• specially designed portable devices, that are designed for a single task, such as taking notes for the information rounds. 
  • the development of distinct, but consistent interfaces to all the subsystems.
  • ncorporating support for the interruptions that occur during a day. Why not a “what did I do last”- kind of function? 

The conclusion of this observation is that we need to look at a work situation from a holistic and a reductionistic perspective simultaneously when we are planning and designing the digitised work place, resulting in a well planned and easily manageable rain forest of work tasks.

A social event in celebration of our new financial system

At Uppsala University, the administrative system Raindance has been updated to a new version. The HTO-group is doing collaborative work in relation to this project (the EASY project). Last Thursday afternoon, the project celebrated that the implementation phase in now complete, by inviting the users to a network meeting. Approximately 100 users came to the meeting. From the HTO-group, Gunilla and Thomas went.

The afternoon started with information regarding the process as a whole: from the procurement phase until today. Edrun Eriksson (Head of the Ledger Office unit at the Financial Administration and Procurement Division) reminded the users of what expectations and hopes they had forwarded themselves, early on in the process. She gave us some illustrative examples. Furthermore, she had made a printout of the complete list, which was put up on the wall, so that all participants could read them later on during the afternoon. She also presented a summary of all sub groups and sub projects that have been active in the process. They were quite many! For meetings, she had just marked the amount with a question mark – being a bit over conscious regarding the great number of hours put into the project!

Edrun also took the opportunity to express a big “Thank you!” to all the people that have contributed with energy, experience, and time! It is nice for everyone to be reminded about the great effort that has been put into the project, and to hear of everything that is already achieved. Furthermore, the audience was asked a couple of questions with the aid of Menti.com and participants’ cell phones. The first question was “In what area are you presently in biggest need of support?” By choosing from given alternatives, the answers showed up in a pie chart. The other question was regarding ideas for future improvements, which was a free text question; so that the participants could write whatever answers they wanted.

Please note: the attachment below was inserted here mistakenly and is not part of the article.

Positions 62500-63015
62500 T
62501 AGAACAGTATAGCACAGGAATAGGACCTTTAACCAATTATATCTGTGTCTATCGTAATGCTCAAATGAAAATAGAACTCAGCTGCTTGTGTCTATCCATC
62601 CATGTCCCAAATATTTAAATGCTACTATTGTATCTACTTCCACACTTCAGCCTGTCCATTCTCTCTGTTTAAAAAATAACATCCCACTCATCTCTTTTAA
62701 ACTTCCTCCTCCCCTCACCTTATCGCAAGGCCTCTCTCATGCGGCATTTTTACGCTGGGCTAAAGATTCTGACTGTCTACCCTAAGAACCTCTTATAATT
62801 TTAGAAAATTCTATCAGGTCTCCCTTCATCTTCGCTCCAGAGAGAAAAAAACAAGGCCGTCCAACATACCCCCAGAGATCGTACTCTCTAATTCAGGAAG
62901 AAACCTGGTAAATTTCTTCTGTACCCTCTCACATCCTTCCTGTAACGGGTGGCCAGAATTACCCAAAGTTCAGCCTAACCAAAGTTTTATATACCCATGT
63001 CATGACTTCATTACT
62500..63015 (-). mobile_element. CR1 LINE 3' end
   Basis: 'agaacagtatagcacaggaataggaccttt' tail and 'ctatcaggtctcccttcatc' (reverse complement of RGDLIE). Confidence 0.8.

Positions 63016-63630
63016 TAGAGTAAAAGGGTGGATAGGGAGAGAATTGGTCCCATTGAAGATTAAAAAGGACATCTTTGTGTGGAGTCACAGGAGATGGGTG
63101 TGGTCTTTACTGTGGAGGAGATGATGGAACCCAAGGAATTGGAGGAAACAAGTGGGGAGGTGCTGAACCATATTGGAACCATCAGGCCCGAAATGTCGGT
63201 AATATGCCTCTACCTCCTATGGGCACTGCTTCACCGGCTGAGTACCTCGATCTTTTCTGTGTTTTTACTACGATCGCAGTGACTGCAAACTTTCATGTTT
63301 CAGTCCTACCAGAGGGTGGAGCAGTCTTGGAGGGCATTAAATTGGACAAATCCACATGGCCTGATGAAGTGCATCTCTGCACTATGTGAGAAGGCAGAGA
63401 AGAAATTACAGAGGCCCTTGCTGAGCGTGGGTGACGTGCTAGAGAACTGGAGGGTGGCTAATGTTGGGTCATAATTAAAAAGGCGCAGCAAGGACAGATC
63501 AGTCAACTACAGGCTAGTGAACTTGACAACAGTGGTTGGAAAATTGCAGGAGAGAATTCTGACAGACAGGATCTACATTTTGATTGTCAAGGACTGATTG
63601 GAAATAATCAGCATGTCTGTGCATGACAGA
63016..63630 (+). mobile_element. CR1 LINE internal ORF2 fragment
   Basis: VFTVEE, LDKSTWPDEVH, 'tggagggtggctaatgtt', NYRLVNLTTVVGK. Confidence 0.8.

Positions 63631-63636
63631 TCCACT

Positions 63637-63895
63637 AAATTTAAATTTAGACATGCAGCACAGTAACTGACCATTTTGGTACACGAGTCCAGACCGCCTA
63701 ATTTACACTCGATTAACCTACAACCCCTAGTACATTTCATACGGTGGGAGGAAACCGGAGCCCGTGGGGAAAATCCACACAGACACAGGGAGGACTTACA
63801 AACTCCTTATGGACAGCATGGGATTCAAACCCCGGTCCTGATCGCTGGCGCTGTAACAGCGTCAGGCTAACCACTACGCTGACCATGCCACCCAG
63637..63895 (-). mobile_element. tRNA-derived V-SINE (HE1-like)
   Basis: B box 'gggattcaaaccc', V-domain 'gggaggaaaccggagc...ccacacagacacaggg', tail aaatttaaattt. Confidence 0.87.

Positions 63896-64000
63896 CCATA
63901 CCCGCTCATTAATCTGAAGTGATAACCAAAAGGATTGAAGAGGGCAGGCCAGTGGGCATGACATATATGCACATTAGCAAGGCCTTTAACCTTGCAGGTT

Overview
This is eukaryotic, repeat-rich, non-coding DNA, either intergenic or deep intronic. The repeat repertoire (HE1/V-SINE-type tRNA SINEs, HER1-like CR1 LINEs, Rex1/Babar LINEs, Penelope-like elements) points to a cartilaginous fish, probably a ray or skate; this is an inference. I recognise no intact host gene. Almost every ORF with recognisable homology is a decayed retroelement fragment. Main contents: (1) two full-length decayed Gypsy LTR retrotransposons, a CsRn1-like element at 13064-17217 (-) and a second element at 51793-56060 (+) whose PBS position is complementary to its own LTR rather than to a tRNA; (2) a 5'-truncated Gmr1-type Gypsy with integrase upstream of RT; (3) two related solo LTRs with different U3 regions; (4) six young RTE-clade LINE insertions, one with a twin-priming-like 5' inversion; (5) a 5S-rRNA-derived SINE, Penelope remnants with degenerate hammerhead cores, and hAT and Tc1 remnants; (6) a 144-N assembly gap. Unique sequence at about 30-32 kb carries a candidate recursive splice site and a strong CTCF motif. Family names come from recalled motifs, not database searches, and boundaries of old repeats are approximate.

The presentation then continued with a section where we (Gunilla and Thomas) got the chance to present ourselves to the audience. We, of course, have not met so many of all the users previously. We talked in general about IT artifacts, and of how people in an organization often experience them at times of changes. IT artifacts holds not only the technological dimension, but also a social dimension. It is OK to feel lost sometimes, and one needs to hear someone tell you this. 🙂 We ended our section by talking more specifically about the survey we are preparing to distribute to the users. The purpose of the survey is to evaluate some issues that can – hopefully! – be described as successes, and to point out some specific areas where users would like to see further improvements.

After us, we all got some information regarding the closing of the year 2018, presented by Hanna Mörtberg (newly appointed University Director of Finance at the University Management and Management Council). She showed us some comparative numbers from the years 2010 until today. The university is growing at an amazing speed and has now reached over a 7 billion turnaround!

Spirits were quite high when the presentations were over and we started on some nice snacks with a glass of bubbling refreshments. Anyone had the opportunity to write down whatever ideas they wanted to share about the project, on a writing wall that was positioned at the back of the room. Still, I believe people mostly wanted to chat with friends, have some good food, and just relax after a great job done! Overall, the afternoon was a well-spent time to mark the end of the implementation phase. Now, the system will continue to change over time, as any IT system would. It is a never-ending story.

Lecture on Digitalization and our Work Environment